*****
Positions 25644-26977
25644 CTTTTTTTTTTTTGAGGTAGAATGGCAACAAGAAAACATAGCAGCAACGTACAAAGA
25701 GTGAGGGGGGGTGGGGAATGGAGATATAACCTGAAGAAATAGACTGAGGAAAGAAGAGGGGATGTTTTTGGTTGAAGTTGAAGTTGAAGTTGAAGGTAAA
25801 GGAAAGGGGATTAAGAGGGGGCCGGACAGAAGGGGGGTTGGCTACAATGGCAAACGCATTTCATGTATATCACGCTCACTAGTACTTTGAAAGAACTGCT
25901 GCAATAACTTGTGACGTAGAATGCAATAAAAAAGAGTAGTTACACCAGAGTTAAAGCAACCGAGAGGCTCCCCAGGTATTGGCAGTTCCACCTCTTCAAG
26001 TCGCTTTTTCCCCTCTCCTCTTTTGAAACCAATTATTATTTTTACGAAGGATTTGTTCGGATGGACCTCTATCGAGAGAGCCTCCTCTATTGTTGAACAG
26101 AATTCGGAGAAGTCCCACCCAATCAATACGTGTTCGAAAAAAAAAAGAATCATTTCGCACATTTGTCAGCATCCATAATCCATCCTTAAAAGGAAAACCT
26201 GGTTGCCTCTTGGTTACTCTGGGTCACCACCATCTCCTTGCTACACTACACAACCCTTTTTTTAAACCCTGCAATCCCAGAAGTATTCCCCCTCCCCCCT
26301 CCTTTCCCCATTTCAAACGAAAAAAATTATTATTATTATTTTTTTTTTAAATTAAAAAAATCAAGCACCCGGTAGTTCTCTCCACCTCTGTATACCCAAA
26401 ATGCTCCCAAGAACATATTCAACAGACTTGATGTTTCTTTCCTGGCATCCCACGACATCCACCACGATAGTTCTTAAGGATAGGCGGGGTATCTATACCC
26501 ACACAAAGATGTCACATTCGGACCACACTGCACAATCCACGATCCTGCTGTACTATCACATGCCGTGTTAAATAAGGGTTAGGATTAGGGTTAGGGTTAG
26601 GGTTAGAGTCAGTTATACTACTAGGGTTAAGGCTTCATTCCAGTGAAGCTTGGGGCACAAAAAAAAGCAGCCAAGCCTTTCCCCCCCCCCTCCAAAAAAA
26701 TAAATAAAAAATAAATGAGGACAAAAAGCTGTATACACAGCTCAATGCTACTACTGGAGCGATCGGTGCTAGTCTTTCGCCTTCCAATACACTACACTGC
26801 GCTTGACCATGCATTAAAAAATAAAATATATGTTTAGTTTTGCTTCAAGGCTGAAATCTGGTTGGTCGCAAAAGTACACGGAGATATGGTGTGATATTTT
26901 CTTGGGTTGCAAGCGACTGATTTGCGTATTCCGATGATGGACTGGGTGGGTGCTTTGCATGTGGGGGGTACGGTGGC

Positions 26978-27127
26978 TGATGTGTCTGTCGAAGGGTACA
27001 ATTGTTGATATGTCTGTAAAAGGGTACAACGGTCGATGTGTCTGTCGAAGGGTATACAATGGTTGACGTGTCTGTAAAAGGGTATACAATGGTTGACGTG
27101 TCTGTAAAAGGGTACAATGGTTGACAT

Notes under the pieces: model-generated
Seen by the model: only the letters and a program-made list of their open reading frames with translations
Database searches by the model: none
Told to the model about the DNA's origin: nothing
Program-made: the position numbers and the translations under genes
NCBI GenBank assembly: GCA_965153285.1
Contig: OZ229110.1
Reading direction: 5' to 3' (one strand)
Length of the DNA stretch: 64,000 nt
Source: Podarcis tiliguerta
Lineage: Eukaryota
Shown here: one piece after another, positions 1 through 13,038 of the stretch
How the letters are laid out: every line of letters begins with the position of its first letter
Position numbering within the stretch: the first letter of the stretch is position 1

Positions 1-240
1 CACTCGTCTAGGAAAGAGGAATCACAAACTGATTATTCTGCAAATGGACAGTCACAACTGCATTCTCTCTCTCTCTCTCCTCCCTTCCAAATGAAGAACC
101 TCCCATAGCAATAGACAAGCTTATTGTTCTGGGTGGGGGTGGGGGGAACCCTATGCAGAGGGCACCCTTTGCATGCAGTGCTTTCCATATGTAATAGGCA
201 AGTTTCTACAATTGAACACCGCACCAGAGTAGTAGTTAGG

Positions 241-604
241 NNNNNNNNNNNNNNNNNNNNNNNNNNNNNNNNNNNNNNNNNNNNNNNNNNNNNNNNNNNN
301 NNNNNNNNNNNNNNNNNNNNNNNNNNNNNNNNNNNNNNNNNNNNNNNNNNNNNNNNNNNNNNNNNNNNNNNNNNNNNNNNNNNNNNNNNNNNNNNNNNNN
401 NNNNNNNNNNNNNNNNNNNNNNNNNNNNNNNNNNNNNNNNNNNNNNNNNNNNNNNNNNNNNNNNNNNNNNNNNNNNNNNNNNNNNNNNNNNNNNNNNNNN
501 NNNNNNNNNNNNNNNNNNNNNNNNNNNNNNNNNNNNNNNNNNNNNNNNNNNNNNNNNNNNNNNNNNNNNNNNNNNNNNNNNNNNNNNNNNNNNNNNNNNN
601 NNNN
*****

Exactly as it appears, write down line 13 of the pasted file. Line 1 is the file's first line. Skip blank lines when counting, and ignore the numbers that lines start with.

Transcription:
26701 TAAATAAAAAATAAATGAGGACAAAAAGCTGTATACACAGCTCAATGCTACTACTGGAGCGATCGGTGCTAGTCTTTCGCCTTCCAATACACTACACTGC